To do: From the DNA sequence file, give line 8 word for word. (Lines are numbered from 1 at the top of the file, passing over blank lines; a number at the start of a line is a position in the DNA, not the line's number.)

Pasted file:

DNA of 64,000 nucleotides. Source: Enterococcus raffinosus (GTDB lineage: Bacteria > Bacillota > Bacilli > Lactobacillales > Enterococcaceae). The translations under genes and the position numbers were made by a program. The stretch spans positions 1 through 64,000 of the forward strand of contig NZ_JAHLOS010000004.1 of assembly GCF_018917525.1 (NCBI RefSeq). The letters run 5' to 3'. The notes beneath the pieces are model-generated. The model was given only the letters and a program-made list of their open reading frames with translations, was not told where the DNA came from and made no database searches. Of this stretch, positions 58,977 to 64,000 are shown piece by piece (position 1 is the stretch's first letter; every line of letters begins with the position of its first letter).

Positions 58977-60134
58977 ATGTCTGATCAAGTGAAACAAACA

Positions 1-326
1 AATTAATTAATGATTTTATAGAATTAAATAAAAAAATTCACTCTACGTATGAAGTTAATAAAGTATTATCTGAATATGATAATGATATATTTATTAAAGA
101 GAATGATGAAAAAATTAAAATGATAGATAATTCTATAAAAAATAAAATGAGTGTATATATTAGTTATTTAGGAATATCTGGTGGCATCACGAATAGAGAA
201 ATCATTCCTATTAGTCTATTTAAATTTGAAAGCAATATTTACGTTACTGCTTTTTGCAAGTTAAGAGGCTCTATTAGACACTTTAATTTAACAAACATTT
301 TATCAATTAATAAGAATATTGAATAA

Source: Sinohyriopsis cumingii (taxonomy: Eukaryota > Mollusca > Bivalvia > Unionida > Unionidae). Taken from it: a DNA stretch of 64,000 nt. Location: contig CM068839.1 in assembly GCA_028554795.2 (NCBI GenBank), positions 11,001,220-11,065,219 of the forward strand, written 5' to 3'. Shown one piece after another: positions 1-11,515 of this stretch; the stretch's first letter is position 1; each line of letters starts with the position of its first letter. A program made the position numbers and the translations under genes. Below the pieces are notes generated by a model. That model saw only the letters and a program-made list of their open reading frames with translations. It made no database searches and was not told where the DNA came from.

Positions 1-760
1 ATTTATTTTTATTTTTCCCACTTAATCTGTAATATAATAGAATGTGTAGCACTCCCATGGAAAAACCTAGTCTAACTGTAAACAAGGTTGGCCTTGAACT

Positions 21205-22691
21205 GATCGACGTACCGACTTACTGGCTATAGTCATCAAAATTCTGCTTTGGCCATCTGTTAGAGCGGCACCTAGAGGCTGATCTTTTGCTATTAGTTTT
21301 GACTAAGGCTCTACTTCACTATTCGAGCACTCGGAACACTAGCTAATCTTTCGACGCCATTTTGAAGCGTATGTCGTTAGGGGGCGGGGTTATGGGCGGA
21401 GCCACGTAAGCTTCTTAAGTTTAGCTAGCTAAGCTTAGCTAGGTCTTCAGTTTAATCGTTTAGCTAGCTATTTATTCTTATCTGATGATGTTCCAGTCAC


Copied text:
301 TATCAATTAATAAGAATATTGAATAA